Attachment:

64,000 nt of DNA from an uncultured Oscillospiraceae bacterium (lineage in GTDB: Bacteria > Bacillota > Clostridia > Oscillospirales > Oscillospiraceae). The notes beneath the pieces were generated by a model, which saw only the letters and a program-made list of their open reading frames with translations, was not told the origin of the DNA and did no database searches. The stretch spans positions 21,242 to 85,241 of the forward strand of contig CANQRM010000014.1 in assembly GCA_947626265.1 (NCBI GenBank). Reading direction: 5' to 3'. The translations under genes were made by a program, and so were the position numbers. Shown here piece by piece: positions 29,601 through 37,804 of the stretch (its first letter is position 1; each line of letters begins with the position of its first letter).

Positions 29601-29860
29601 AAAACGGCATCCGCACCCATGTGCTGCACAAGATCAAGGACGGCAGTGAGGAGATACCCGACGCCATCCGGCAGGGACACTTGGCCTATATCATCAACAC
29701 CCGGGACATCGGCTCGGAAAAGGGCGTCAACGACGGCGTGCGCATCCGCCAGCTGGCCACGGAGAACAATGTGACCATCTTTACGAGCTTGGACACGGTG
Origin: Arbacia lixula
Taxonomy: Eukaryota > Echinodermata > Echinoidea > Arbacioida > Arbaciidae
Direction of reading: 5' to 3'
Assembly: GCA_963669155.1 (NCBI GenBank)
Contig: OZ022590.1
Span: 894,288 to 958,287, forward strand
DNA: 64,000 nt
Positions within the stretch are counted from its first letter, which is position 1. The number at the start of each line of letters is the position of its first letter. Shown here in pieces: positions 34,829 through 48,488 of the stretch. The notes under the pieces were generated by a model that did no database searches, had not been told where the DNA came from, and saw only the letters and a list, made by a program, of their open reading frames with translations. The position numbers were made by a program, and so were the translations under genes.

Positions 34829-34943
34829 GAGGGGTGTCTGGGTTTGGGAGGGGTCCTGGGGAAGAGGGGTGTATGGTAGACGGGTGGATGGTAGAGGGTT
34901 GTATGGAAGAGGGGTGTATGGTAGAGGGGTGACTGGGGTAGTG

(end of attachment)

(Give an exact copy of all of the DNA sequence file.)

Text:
64,000 nt of DNA from an uncultured Oscillospiraceae bacterium (lineage in GTDB: Bacteria > Bacillota > Clostridia > Oscillospirales > Oscillospiraceae). The notes beneath the pieces were generated by a model, which saw only the letters and a program-made list of their open reading frames with translations, was not told the origin of the DNA and did no database searches. The stretch spans positions 21,242 to 85,241 of the forward strand of contig CANQRM010000014.1 in assembly GCA_947626265.1 (NCBI GenBank). Reading direction: 5' to 3'. The translations under genes were made by a program, and so were the position numbers. Shown here piece by piece: positions 29,601 through 37,804 of the stretch (its first letter is position 1; each line of letters begins with the position of its first letter).

Positions 29601-29860
29601 AAAACGGCATCCGCACCCATGTGCTGCACAAGATCAAGGACGGCAGTGAGGAGATACCCGACGCCATCCGGCAGGGACACTTGGCCTATATCATCAACAC
29701 CCGGGACATCGGCTCGGAAAAGGGCGTCAACGACGGCGTGCGCATCCGCCAGCTGGCCACGGAGAACAATGTGACCATCTTTACGAGCTTGGACACGGTG
Origin: Arbacia lixula
Taxonomy: Eukaryota > Echinodermata > Echinoidea > Arbacioida > Arbaciidae
Direction of reading: 5' to 3'
Assembly: GCA_963669155.1 (NCBI GenBank)
Contig: OZ022590.1
Span: 894,288 to 958,287, forward strand
DNA: 64,000 nt
Positions within the stretch are counted from its first letter, which is position 1. The number at the start of each line of letters is the position of its first letter. Shown here in pieces: positions 34,829 through 48,488 of the stretch. The notes under the pieces were generated by a model that did no database searches, had not been told where the DNA came from, and saw only the letters and a list, made by a program, of their open reading frames with translations. The position numbers were made by a program, and so were the translations under genes.

Positions 34829-34943
34829 GAGGGGTGTCTGGGTTTGGGAGGGGTCCTGGGGAAGAGGGGTGTATGGTAGACGGGTGGATGGTAGAGGGTT
34901 GTATGGAAGAGGGGTGTATGGTAGAGGGGTGACTGGGGTAGTG